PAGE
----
“Horror simply wouldn’t exist without the possibilities for poor choices and wrong avenues. Horror leads you down a path that’s been less taken for a good reason.” ‘Tis the season. Reverse Shot kicks off its annual suggestion of horror movie viewing with Michael Koresky’s fine appreciation (and source for the quote) of Lewin’s The Picture of Dorian Gray. Kevin J. Olson’s Italian Horror Blog-a-thon is underway till Halloween; so far from his contributors some jokey plot summaries, some nice appreciations (like Neil Fulwood on Lenzi’s Jonestown-exploiting Eaten Alive!), and no dearth of NSFW film stills. Dennis Harvey recommends Jess Franco even while correctly cautioning his readers they’re facing a success rate of about 1 in 12. And in the overgenerous spirit typical of the holidays, the Movie Morlocks’ HorrorDads zoom past the traditional double-feature to each offer a triple-length screening selection: one for the kids, one classic, one “pitched at the horror lifers…. No punches pulled, no quarter given, fangs bared.”
“There was one of the first warnings about the generation of young directors who had been to film school, or only to the movies all their life—was it possible they knew too little to deal with human realities? If so, there was an available answer poised: delete the complexity of the realities.” In an excerpt from his latest book The Big Screen, David Thomson is still, 37 years after Jaws, trying to figure out Steven Spielberg, and whether he can transcend the liabilities of his “determined youthfulness.”
“The earliest group of underground directors—which included Zhang Yuan, Wang Xiaoshuai, Lou Ye and Jia Zhangke, and emerged between the late 1980s and 2000—was dubbed the “Sixth Generation” by western film critics. It no longer exists. Most of the directors now submit to the system or have lost their creative power.” Film producer and festival programmer Zhu Rikun on the crippling obstructions and government interference that have pretty much silenced independent Chinese film, in an issue of New Statesman guest-edited by Ai Weiwei.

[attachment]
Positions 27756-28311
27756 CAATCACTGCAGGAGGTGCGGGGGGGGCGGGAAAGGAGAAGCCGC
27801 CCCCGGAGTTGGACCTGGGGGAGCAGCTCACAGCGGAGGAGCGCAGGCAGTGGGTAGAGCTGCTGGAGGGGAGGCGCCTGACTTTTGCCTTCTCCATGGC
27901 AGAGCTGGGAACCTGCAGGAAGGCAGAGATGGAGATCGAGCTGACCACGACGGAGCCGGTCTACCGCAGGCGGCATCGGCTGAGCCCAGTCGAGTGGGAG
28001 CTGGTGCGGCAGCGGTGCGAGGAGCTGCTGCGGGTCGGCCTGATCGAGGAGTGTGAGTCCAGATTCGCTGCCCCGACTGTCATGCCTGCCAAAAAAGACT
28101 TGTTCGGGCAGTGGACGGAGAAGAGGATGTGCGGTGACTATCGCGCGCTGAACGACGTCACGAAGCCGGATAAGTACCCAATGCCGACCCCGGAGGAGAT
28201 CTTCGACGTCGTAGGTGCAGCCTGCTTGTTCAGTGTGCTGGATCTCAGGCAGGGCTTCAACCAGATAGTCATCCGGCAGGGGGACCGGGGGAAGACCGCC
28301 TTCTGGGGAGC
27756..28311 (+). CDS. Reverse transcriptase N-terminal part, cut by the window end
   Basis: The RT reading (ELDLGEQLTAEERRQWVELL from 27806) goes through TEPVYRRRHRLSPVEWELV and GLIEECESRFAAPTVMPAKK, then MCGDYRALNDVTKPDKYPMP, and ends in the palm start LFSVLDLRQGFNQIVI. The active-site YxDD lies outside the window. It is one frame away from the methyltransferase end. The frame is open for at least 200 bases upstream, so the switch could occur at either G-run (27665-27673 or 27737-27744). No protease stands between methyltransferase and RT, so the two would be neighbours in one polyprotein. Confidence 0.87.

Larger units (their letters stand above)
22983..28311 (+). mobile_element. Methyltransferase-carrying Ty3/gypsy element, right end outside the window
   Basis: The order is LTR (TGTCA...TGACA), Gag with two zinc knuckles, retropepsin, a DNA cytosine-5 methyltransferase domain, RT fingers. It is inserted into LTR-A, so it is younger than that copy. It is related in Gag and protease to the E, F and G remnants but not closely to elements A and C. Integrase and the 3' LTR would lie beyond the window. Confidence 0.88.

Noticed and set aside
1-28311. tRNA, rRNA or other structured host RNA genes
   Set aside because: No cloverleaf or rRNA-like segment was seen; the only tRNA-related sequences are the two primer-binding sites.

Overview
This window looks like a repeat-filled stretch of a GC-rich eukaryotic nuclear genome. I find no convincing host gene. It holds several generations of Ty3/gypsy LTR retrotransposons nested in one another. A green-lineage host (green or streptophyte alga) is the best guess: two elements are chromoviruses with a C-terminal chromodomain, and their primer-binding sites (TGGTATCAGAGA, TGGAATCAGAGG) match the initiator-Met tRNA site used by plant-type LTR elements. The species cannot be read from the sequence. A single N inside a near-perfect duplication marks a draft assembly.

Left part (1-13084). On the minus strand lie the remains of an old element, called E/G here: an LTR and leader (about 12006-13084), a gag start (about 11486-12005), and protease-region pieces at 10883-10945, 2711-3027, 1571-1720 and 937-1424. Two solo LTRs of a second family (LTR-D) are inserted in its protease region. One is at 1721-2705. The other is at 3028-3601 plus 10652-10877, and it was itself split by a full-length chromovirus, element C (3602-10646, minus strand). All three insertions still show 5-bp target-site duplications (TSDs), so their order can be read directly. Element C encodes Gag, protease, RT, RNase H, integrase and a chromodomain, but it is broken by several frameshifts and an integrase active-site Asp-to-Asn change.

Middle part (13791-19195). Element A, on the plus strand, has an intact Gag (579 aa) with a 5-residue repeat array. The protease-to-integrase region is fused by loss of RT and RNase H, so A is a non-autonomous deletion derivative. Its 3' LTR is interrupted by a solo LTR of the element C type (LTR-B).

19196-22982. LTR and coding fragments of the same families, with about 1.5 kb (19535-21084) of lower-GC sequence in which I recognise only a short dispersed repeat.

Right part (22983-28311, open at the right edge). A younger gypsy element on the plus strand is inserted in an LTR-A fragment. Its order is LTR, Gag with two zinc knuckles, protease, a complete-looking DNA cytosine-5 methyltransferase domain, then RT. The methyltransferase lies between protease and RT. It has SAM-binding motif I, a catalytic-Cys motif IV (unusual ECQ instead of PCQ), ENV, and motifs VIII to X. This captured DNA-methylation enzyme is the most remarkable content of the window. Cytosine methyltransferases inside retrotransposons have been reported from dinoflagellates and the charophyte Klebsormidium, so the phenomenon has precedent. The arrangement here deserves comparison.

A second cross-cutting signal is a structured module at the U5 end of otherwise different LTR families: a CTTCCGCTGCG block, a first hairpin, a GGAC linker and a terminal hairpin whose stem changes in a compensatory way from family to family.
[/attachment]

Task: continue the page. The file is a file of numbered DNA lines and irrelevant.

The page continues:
“A writer who’d dreamed him up wouldn’t be standing in line for any Oscar, no sir. This character breaks all the rules of drama. For a start, he has no arc. Stick with me, this is gold dust, I learned it in Hollywood.” Bill Forsyth notes the similarities between his own Local Hero and You’ve Been Trumped, Anthony Baxter’s documentary on Donald Trump’s maneuvers to open a Highlands golf course; and also the differences, beginning with the unrealistically callous, colorless villain in Baxter’s movie.
The Awl’s Carrie Frye reexamines Tippi Hedren’s animal activism and self-financed predator movie Roar as response to being the prey in and on the set of two of Hitch’s most troubling films. Via David Hudson.
In the LA Review of Books, David Ehrenstein remembers his friend, experimental filmmaker Warren Sonbert, and wonders how well any of his friends really knew the film diarist.
To prepare us for the latest rediscovered master, Film Comment’s Sarah Mankoff offers brief notes and a glittering collection of film clips on the comic stylings of Pierre Étaix.
And by all accounts (well, the three I’ve read so far) an emerging master is on display at the Museum of the Moving Image’s retrospective of Filipino filmmaker Raya Martin, at 28 already a mercurial, indefinable figure. MoMI’s own Phil Coldiron offers a good rundown, if you don’t mind writers who toss off a phrase like “the Deleuzo-Godardian notion of Hollywood”. L’s Steve Macfarlane has a more straightforward introduction, while Mubi’s Adrian Mendizabal provides the most context for Martin’s film’s, and the widest survey of their disparate methods.
“Well, the, uh, mattress is soft and there’re hangers in the closet and stationary with Bates Motel printed on it in case you want to make your friends back home feel envious, and the, uh….” The latest movie space explored in Mehruss Jon Ahl and Armin Karaoghlanian’s clever journal Interiors is the most infamous motel room in movie history.
Summing up the work of George Lucas, Camille Paglia makes some good points about the genuinely unparalleled level of control he exerts over his Gesamtkunstwerke and the avant-garde gestures he sneaks in, even if her championing him as the great artist of our time is merely an epic new height in her tendency to troll.
“I have always believed, both personally and in my scripts, in the triumph of the human spirit.” The funniest thing about Joe Esterhaz’s infamous 1989 letter to Michael Ovitz, wherein the writer reaffirmed his commitment to move to a new agency and called out Ovitz’s bullying tactics, is how insistent Esterhaz is on recasting this millionaires’ power struggle as something out of a movie about gangsters. With guess who as the golden boy?
“He’d call and say, ‘You gave me a list of all the theaters and I have photographs of them. This one doesn’t have good parking and the screen isn’t very good in this theater in Denver!’ I’d say, ‘How do you know about this theater in Denver?’ So this was not a man who just went out and made a movie.” Terry Semel and Tom Cruise remember working with Stanley Kubrick—and offer perhaps self-serving recollections on the ratings controversy around Eyes Wide Shut—with Interview’s Annette Insdorf.